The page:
Mr. Antonier was my ninth grade science teacher. He was a good teacher and displayed a calm demeanor. I can picture him clearly in my mind, even now, so many decades later: horn-rimmed glasses, tall, slightly balding at middle age, and somewhat heavy-set. I remember him describing (during the course of a biology curriculum) that he felt better physically when he was a bit overweight. Athletic and hyper as I was during adolescence, I interpreted what he said as a self-justification that he used to reassure himself about his appearance and perhaps rationalize his blemished self-discipline.
What really stood out about Mr. Antonier, then and now, was the peculiar way he handled a disruptive classroom. He never yelled; I don’t recall him even raising his voice. Instead, when the class was unruly, he would quietly approach the rolled up biology visual that hung above his blackboard. He would methodically unfurl the display, revealing the life-sized picture of a skeleton marked with labels and arrows designed for biology instruction. Mr. Antonier would then mime a conversation with the skeleton, gesticulating silently with his hands and lips, turning sporadically to motion toward the class, then back to the skeleton with whom he was privately interacting. It was so weird—spooky and eerily emphatic.
Slowly, the students would notice the teacher’s antics, and silence would descend upon the classroom. It was too bizarre. As the class fell to stillness, Mr. Antonier would open his palm toward the last of the disruptive troublemakers, coaxing the attention of the stoic skeleton toward the straggling miscreants. The effect was shocking and thorough, subduing the erstwhile rabble-rousers into stunned submission. Though we had seen this charade before, it always worked. Mr. Antonier knew how to restore order effectively without aggression or confrontation. Any embarrassment he created was between himself and the picture of the deceased’s skeletal remains, shifting the energy from adolescent chaos to rapt and orderly observation of his passive eccentricity and frustration.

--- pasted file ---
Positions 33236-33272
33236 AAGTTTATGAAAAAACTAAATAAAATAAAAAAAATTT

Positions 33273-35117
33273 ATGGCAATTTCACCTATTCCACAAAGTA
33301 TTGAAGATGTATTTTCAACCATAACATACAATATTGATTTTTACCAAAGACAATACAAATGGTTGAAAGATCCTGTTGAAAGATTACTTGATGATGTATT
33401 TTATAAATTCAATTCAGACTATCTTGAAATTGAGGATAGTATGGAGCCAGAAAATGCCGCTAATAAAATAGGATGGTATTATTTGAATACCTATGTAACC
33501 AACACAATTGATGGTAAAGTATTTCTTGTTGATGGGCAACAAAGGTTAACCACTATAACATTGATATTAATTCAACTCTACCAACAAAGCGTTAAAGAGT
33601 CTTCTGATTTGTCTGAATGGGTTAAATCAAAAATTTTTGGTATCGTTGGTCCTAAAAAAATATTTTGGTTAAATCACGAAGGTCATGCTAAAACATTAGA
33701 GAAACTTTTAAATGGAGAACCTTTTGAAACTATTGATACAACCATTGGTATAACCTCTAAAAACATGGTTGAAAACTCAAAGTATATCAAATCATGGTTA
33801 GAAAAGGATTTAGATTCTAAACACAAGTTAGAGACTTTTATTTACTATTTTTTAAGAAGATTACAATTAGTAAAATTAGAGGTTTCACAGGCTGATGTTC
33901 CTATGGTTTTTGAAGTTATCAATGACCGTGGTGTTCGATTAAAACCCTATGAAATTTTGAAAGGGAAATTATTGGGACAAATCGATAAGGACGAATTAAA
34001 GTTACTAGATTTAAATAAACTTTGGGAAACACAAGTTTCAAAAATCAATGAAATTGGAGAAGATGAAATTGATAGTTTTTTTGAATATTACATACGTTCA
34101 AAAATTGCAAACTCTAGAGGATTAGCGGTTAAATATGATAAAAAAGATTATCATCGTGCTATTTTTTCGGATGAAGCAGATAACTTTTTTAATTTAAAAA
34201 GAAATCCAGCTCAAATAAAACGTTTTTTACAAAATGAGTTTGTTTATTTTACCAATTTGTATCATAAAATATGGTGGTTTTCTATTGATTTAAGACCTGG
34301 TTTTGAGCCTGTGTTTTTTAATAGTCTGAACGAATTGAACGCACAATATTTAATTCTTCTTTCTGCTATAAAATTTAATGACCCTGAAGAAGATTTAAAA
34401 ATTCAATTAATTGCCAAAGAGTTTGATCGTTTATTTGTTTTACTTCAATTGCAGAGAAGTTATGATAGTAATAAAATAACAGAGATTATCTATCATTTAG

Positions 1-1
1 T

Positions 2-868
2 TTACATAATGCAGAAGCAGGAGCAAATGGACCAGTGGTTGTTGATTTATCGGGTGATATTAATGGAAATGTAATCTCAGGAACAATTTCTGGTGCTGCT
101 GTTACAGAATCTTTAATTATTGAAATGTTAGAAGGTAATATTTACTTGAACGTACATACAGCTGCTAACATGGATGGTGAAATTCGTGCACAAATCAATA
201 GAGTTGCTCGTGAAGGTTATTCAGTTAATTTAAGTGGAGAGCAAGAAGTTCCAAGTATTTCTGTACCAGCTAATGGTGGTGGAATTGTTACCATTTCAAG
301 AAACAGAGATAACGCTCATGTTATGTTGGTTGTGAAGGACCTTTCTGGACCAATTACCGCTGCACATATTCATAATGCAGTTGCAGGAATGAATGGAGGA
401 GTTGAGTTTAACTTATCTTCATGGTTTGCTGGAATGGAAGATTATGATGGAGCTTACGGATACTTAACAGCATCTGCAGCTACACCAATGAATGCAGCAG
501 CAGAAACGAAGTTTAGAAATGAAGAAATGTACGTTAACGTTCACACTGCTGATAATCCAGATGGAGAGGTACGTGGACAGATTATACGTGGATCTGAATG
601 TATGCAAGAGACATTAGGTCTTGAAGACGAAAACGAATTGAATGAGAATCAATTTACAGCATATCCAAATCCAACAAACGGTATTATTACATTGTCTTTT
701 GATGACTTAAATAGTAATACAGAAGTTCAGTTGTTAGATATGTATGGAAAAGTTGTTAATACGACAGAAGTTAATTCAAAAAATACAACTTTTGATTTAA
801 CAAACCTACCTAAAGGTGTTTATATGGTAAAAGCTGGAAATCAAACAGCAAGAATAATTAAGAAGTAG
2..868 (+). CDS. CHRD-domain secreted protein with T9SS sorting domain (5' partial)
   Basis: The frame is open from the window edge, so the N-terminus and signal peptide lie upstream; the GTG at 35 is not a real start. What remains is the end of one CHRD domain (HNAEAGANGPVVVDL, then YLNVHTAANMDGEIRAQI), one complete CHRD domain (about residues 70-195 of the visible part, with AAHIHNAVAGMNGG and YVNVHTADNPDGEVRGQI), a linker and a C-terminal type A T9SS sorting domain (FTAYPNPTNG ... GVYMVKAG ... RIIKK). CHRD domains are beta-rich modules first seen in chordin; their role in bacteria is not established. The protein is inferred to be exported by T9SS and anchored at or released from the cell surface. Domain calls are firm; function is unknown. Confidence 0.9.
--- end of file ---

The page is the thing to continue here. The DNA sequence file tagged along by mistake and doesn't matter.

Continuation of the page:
I learned biology from Mr. Antonier, but it was his masterful instruction in behavior by example that taught and guided me for decades long after much of the specifics of his science education had quietly slipped into the ether. Mr. Antonier demonstrated the power of subtlety and passive resistance instead of the typical heavy-handedness and aggressiveness that most traditionally minded teachers would have employed in the same circumstances. He was a kind of Ghandi in a sport jacket who ate too much.
A quick analysis might conclude that this teacher had found a quirky way to capture his students’ attention by acting offbeat. I believe that Mr. Antonier’s methods were far more profound and significant. For one thing, he developed a way of enlisting cooperation without directly embarrassing or offending those who were out of line. He “saved face” for other people by besmirching his own (at least at first glance). For another, he openly surrendered his own helplessness and frustration for all to see, including the dummy surrogate at which he directed his ostensible appeal. And, most significantly, he relied upon a power greater than forcefulness and authority to modify his students’ behavior (e.g., to correct disruptive classroom deportment) by employing a highly creative and unorthodox alternative tactic to accomplish the results he desired.
These wise lessons I learned from Mr. Antonier have grown manifold over time and have multiplied in their implications. Among the many life science principles I’ve learned, the most salient is that the universe will not usually give me what I want and when I want it. Life is full of frustrations and obstacles at every turn. The competence I’ve acquired and skills I’ve honed—while necessary for survival—are often no match for the complexities I face and especially for the lack of cooperation from others.
I have “skeletons in my closet,” of course, but they too often represent shame and fear, rather than serving as tools for surrender and submission. I’ve spent half a century revisiting Mr. Antonier’s intuitive wisdom, as I search for ways to manifest my intentions in workable ways and let go of forcing my desire to control and make things happen only my way.